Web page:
Let's look at transmission phases.  You could force and transmission phase between elements by adding some line between the couplers, but if you left it with just back to back couplers the phases are all 90 degrees apart.  This will come in handy for SSPAs employing an even number of amplifiers, to achieve reflection coefficient cancellation.

Let's mockup a five-way SSPA. Here we used ideal amplifiers with 20 dB gain from DC to light, with the aforementioned five-way divider on the input and the same network on the output, rotated 180 degrees.

Let's look at the bandwidth that this design offers. Coupled-line couplers are generally described to be good for up to an octave (100% BW). Here we arbitrarily selected the 1dB points, which shows 78% bandwidth.  Bandwidth is in the eye of the beholder, your business development guy/gal can brag that it has 120% BW at 3dB points (4 to 16 GHz).

Now let's look at a slightly more real example.  We loaded in S-parameters from a Qorvo TGA2235 GaN power amp, and backed off to a four-way design. Noting that the final coupler in the divider is always 3dB, and 3dB couplers are hard to obtain using coupled lines (yeah, we know anout the Lange coupler, but what if you wanted to make this design on a circuit board?) so we replaced the final coupled line with a 3dB Wilkinson power divider for fun. If you don't think this is fun, become a program manager and read books on how to hold a "scrum" for entertainment.

Below the SSPA gain is plotted, along with the gain of the constituent amplifier TGA2238. Voila, there is no difference in the part of the band that you care about!  We also plotted the input reflection coefficients.  The TGA2238 has crappy return loss, which is improved with the divider, because two pairs of  amplifier reflections come back 180 degrees out of phase.  This will occur so long as you use and even number of amplifiers in this style combiner, but there will also be some improvement with three and five-way designs.

The original reference for this combiner showed how it was used to combine 47, 10W power amplifiers to get 400W, an excellent achievement in 1995. You can also find a more recent use of the technique in a University Colorado Boulder (UCB) doctoral thesis posted on-line, where post-grad candidate Mauricio Pinto employed Lange couplers make a five-way power-combined amplifier at W-band. Just google "Millimeter-Wave GaN Solid-State Arrays" and you will be rewarded with a copy of this work from the web site. If anyone knows the student, tell him we'd ,love to have permission to cut and paste an image of his awesome five-way MMIC design here on this page!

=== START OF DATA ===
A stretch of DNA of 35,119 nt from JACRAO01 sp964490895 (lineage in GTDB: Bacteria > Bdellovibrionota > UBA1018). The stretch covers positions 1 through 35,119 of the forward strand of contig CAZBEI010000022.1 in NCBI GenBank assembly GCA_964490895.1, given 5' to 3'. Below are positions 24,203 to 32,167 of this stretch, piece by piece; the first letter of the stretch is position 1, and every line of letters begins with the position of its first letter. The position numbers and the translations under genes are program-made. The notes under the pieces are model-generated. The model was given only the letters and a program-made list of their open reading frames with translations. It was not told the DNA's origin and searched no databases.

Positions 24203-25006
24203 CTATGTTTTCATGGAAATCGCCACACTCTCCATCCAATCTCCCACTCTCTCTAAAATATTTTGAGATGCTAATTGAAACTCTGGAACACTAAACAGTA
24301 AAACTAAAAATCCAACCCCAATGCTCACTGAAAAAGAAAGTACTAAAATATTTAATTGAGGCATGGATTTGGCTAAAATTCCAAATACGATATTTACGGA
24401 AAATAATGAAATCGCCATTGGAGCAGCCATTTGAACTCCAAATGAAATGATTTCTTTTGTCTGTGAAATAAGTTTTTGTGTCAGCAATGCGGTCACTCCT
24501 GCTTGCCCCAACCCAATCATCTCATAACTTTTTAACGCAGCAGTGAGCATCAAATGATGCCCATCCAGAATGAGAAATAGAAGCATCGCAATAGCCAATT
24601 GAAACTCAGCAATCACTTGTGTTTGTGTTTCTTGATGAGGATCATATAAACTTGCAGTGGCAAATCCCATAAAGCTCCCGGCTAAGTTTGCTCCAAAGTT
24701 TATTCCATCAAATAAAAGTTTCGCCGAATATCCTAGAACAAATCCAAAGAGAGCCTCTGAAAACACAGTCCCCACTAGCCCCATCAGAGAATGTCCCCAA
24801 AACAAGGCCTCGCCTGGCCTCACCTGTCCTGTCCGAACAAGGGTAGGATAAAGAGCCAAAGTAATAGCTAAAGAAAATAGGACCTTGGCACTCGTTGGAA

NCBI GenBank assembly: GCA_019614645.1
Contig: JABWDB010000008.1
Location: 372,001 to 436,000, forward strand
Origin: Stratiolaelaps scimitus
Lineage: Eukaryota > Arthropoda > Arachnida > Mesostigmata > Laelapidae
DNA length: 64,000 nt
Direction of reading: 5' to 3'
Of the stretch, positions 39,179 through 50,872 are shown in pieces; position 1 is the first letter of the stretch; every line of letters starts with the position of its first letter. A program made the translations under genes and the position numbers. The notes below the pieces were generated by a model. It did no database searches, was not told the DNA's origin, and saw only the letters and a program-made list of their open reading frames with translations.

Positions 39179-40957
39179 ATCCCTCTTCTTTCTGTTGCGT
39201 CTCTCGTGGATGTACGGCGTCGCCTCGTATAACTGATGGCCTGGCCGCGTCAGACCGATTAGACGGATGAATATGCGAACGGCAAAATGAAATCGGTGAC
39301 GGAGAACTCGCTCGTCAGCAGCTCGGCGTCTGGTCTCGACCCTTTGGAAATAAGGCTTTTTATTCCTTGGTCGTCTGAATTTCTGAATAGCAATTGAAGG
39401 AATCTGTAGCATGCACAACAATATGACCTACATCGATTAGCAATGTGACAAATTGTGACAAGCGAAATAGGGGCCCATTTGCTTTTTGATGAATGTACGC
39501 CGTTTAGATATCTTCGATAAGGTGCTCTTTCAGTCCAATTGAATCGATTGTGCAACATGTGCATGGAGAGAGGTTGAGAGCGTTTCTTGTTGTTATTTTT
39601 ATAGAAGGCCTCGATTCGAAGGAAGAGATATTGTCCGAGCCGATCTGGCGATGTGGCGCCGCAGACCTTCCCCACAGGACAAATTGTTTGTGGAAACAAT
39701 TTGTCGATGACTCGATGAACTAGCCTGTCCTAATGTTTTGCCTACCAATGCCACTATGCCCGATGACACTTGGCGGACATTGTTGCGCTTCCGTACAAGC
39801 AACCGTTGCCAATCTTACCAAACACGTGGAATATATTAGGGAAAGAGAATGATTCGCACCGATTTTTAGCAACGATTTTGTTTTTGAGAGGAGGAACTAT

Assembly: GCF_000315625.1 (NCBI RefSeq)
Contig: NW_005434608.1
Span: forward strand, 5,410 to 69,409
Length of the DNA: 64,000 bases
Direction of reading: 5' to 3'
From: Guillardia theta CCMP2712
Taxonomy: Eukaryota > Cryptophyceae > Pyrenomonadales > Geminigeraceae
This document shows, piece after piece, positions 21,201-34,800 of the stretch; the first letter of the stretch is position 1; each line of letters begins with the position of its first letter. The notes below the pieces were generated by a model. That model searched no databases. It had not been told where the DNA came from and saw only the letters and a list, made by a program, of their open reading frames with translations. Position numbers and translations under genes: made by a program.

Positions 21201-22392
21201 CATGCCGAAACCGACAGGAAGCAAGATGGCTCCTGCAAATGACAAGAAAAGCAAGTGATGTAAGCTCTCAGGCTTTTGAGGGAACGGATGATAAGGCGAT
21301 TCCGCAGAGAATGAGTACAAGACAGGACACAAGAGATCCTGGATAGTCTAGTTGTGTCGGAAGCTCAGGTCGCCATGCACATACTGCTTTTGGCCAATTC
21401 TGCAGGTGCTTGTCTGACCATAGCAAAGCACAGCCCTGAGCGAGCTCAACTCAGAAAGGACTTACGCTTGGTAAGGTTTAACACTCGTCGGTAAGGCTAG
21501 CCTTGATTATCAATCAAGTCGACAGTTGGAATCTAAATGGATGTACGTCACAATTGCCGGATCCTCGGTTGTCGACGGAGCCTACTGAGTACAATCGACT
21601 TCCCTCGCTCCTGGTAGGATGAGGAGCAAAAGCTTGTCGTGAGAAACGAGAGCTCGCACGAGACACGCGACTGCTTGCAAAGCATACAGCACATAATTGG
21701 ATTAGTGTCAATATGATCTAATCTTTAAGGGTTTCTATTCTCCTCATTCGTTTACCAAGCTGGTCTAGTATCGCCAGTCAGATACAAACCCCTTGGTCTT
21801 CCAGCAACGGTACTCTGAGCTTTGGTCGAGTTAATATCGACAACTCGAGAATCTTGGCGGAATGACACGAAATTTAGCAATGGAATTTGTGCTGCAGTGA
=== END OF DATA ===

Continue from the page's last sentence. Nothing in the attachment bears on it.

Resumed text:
Update January 2023: when this page went live, it only took a couple days for Mauricio Pinto to contact us about his thesis. Here's an image of one of his serial-coupled designs, used with permission, showing a five-way series-coupler MMIC power amplifier operating across W-band. He used Lange couplers on a fifty-micron GaN-on-SiC design. You can see how the coupling changes through the divider (or combiner). In the coupler nearest the input (lower left) the fingers are spread wide apart (lighty-coupled) and in the fourth and final coupler the fingers are so closely spaced you cannot distinguish them. The design provides 1.27W from 75 to 108 GHz.  Bravo, and thanks!

Here's a further interesting point about the above power amplifier design.  It uses an experimental 90 nanometer Tee-gate process at Qorvo, so-called GaN-09.  Universities often get first crack at new process nodes.  It is just a matter of time before the 90 nanometer process gets released and you will be able to order 1W GaN MMICs at W-band yourself. Meanwhile, Qorvo's GaN15 should take us all to Ka-band and beyond.


M. Knox et al., "400 W X-band GaAs MMIC CW amplifier," Proceedings of 1995 IEEE MTT-S International Microwave Symposium, 1995, pp. 1605-1608 vol.3.

Mauricio E. Pinto, "Millimeter-Wave GaN Solid-State Arrays", doctoral thesis at university of Colorado Boulder, submitted 2019.

Author : Unknown Editor